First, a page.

Most doctors don’t know the sensation of being in a road race, criterium, or time trial. They’ve never been in the gutter because of a crosswind, saying to themselves, Ten more pedal strokes, just do it for 10 more pedal strokes. Hold that wheel! Don’t let go!
Most doctors don’t know the effort it takes to bridge across to a breakaway. When normal people feel the sensation that a curtain is closing in on their peripheral vision, they turn the tension down on the exercise bike or reduce the speed of the treadmill. They pull the plug on the pain. They are normal. Competitive athletes are not.
Even doctors who run marathons don’t quite get the intensity thing.
Marathons are a different sort of affair. There is no question that they are hard, but they generally have an even pace and don’t involve the competitive crises that flare up repeatedly in a bicycle race or a cross-country ski race or a triathlon.
But it isn’t just the intensity of the efforts that most doctors don’t get; the demands of training remain unfathomable. When normal people are tired or sick or busy with life, they don’t go ride or run for hours. Exercise for normal people is expendable. Yes, it is true that many normal people exercise on a schedule, but they typically walk, jog, or do yoga.
Here is the key difference between “normal” exercise and training.
In normal exercise, it’s clear that when one is finished with the activity, it gave more life force than it took away. Tell me that’s the case after a four hour training ride in intense heat. It’s not. Most doctors don’t know that training can break people down. They think exercise builds people up. If you are an athlete, or live with one, you know differently.
Another aspect of the training life that most doctors don’t get is the mental aspect. That you would worry about missing a breakaway in next weekend’s criterium—worry about it on a Monday!—is utterly foreign. They see you as a professional with a job, wife, and family, but they do not get your focus on increasing threshold power by 10 watts in the next month. Little do they know the means you will take to get to those ends.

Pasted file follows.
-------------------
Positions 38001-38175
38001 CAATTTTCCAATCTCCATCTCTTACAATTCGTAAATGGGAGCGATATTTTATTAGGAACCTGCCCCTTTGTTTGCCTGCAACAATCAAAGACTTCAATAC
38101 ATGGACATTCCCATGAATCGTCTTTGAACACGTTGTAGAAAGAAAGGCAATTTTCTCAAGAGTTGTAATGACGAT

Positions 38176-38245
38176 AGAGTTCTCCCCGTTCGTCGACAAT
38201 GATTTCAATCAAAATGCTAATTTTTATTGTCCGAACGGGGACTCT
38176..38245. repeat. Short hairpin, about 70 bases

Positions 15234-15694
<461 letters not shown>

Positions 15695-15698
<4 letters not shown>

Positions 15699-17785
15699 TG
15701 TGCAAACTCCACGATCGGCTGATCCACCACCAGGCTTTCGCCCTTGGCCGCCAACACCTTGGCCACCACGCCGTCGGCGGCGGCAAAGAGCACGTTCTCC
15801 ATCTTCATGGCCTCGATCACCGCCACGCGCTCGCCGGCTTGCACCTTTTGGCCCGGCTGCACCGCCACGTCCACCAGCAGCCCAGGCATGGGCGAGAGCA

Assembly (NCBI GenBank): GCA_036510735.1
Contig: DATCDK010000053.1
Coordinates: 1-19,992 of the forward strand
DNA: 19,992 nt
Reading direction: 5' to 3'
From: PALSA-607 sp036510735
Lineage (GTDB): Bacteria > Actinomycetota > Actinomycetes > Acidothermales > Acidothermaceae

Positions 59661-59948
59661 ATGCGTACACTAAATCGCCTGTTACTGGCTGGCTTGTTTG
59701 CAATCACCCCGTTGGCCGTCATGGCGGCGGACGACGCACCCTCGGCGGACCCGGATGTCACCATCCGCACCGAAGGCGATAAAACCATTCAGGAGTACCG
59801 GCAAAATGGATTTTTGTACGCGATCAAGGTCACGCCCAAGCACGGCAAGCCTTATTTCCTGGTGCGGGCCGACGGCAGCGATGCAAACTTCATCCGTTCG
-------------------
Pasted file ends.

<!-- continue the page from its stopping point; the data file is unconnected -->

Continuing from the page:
These gaps in knowledge set the stage for both overdiagnosis and underdiagnosis of heart conditions in athletes and it’s why it’s so important that you prepare properly for your appointment. The Haywire Heart offers a detailed guide on how to prepare to meet with your doctor about a possible heart condition.
This article is an excerpt from The Haywire Heart, the first book to explore heart conditions in athletes. Republished with permission of VeloPress from The Haywire Heart by Chris Case, Dr. John Mandrola, and Lennard Zinn. Learn more about heart conditions in athletes at velopress.com/haywire.
Athletes should consider their training load
Now, I realize this excerpt is aimed more at a cyclist than an endurance runner. But, after reading this book, I can say with confidence that all endurance athletes should consider their training load, competition schedule, and overall health (heart and otherwise). It’s important to get regular checkups and make sure all is okay, especially if you’re doing more than just recreational exercise.
I can’t sing this book enough praises. I’ve learned so much from it. It’s truly an eye-opening read. Yes, it may scare you. But it will prepare you, too. Better safe than sorry, no?
If you’re interested in geeking out over the human heart with me, pick up a copy of this book and let me know what you think.
TALK TO ME!
Have you had your heart checked recently?
Are you an endurance athlete or a recreational one?